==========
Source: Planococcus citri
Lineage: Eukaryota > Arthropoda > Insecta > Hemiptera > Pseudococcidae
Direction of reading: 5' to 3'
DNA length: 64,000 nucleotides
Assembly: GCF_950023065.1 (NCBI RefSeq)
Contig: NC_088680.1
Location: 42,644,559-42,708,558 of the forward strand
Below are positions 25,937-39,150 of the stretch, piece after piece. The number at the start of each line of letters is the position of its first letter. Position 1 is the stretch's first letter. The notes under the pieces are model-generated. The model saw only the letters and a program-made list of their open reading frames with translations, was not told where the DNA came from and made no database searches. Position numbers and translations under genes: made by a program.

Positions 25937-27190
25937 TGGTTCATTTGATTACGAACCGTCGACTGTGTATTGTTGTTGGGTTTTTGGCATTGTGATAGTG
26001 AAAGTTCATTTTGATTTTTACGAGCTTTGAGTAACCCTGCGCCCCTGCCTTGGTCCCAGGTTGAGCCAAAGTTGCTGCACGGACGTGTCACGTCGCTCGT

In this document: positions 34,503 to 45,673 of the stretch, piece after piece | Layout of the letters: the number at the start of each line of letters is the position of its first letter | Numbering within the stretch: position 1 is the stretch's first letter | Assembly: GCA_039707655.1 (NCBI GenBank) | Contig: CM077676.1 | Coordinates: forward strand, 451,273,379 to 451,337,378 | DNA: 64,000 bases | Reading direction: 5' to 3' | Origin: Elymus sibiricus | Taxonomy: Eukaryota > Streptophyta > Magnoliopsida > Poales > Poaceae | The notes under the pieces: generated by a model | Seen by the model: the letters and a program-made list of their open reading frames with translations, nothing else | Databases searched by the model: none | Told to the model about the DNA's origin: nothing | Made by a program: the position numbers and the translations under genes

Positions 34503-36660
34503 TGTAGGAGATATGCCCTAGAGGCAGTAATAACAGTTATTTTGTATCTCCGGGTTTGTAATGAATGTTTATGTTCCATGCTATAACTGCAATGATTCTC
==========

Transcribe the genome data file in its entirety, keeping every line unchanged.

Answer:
Source: Planococcus citri
Lineage: Eukaryota > Arthropoda > Insecta > Hemiptera > Pseudococcidae
Direction of reading: 5' to 3'
DNA length: 64,000 nucleotides
Assembly: GCF_950023065.1 (NCBI RefSeq)
Contig: NC_088680.1
Location: 42,644,559-42,708,558 of the forward strand
Below are positions 25,937-39,150 of the stretch, piece after piece. The number at the start of each line of letters is the position of its first letter. Position 1 is the stretch's first letter. The notes under the pieces are model-generated. The model saw only the letters and a program-made list of their open reading frames with translations, was not told where the DNA came from and made no database searches. Position numbers and translations under genes: made by a program.

Positions 25937-27190
25937 TGGTTCATTTGATTACGAACCGTCGACTGTGTATTGTTGTTGGGTTTTTGGCATTGTGATAGTG
26001 AAAGTTCATTTTGATTTTTACGAGCTTTGAGTAACCCTGCGCCCCTGCCTTGGTCCCAGGTTGAGCCAAAGTTGCTGCACGGACGTGTCACGTCGCTCGT

In this document: positions 34,503 to 45,673 of the stretch, piece after piece | Layout of the letters: the number at the start of each line of letters is the position of its first letter | Numbering within the stretch: position 1 is the stretch's first letter | Assembly: GCA_039707655.1 (NCBI GenBank) | Contig: CM077676.1 | Coordinates: forward strand, 451,273,379 to 451,337,378 | DNA: 64,000 bases | Reading direction: 5' to 3' | Origin: Elymus sibiricus | Taxonomy: Eukaryota > Streptophyta > Magnoliopsida > Poales > Poaceae | The notes under the pieces: generated by a model | Seen by the model: the letters and a program-made list of their open reading frames with translations, nothing else | Databases searched by the model: none | Told to the model about the DNA's origin: nothing | Made by a program: the position numbers and the translations under genes

Positions 34503-36660
34503 TGTAGGAGATATGCCCTAGAGGCAGTAATAACAGTTATTTTGTATCTCCGGGTTTGTAATGAATGTTTATGTTCCATGCTATAACTGCAATGATTCTC